MIT model explains how the brain can learn novel tasks while still remembering what it has already learned.
Cambridge--On Monday, May 6, for one day only, the American pastoral ideal will come to life at MIT as one of the Institute's most prominent and well-traveled lobbies is transformed into a 60 x 60-foot wheatfield.
The art project, entitled "The Garden in the Machine," will consist of 58,500 stalks of wheat "planted" in insulation panels and covering the floor of MIT's Lobby 7 as a symbolic representation of the American pastoral ideal, literally growing out of the world of urban technology.
Located just inside the main entrance to MIT at 77 Massachusetts Ave. from 9am to 5pm, the installation will be open to the public, who may walk "through" the three-foot-high grasses via two eight-foot-wide pathways. The wheatfield may also be viewed and photographed from second and third floor balconies overlooking this well-known entrance hall--the site of numerous arrivals and departures, concerts, demonstrations, announcements, and MIT "hacks" over the years.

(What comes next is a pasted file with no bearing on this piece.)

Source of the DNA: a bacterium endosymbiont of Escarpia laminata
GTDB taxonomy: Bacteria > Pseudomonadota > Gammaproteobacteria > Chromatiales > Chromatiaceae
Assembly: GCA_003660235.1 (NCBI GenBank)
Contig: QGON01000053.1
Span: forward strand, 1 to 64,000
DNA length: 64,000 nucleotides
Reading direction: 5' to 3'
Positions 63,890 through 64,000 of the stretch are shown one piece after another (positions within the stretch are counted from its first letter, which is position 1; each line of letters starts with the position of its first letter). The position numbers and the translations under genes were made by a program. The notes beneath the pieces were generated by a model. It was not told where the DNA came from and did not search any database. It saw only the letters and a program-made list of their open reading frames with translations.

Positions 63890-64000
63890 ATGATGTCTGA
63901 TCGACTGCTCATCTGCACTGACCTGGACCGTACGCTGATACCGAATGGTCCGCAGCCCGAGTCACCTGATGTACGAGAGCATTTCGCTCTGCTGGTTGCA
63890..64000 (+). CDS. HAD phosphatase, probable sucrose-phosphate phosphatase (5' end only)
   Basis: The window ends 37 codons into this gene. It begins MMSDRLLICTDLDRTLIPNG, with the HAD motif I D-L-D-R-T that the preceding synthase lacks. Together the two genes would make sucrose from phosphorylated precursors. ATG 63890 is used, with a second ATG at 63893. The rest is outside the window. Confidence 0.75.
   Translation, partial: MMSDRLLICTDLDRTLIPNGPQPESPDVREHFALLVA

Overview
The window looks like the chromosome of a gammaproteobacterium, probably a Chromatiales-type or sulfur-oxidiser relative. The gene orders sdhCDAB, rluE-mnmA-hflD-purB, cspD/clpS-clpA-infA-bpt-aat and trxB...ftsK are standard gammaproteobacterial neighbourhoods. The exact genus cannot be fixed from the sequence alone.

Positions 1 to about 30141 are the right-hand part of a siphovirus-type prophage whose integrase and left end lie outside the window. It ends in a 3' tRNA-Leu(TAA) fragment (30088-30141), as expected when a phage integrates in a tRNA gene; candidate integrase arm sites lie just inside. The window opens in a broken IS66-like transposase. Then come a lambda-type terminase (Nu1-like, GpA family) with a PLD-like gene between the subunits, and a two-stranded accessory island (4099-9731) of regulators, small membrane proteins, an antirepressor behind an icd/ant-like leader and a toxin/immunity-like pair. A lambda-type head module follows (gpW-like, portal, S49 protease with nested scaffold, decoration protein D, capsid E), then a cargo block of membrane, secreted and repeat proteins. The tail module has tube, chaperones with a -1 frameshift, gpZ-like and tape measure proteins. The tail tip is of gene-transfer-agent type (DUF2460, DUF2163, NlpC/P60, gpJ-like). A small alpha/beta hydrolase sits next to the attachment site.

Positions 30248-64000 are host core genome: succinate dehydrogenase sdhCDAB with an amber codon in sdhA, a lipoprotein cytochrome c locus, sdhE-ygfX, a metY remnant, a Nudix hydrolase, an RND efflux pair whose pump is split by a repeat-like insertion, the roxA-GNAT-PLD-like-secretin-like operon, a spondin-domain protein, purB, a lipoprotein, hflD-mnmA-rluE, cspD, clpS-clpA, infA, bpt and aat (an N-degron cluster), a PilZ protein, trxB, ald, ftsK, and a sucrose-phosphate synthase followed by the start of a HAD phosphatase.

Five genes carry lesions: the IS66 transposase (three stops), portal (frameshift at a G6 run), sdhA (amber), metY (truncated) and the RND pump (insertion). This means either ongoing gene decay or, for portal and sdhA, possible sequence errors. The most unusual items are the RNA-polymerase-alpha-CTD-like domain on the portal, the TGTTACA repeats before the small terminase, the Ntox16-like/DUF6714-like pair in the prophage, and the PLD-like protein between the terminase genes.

The installation is the brainchild of Scott Raphael Schiamberg, a graduate student at MIT in both the Department of Architecture and Department of Urban Studies and Planning, who was influenced by a long-standing fascination with the pastoral ideal and its influence on the American character, particularly the relationship between "American pastoralism" and the evolution of American urban development. Quotations by Herman Melville, Ralph Waldo Emerson, Thomas Jefferson, and Nathaniel Hawthorne depicting the American landscape as a sanitary, soothing, and healing force will be mounted and hung in the lobby over the wheatfield.
To assist with the installation, Schiamberg--a native of Iowa and a baseball fan who played the sport for MIT as an undergraduate--has recruited 16 members of MIT's current Varsity Baseball Team. Their work will involve hand-placing the individual stalks of wheat, one by one, into 75 4 ft. x 8 ft. insulation panels, and positioning the panels side-by-side on the lobby floor.
The title of the installation, "The Garden in the Machine," was derived from the seminal book The Machine in the Garden by Leo Marx, Professor Emeritus at MIT in the Program in Science, Technology and Society, whose subject, "The Representation of Nature in America," was an inspiration for Schiamberg's ideas.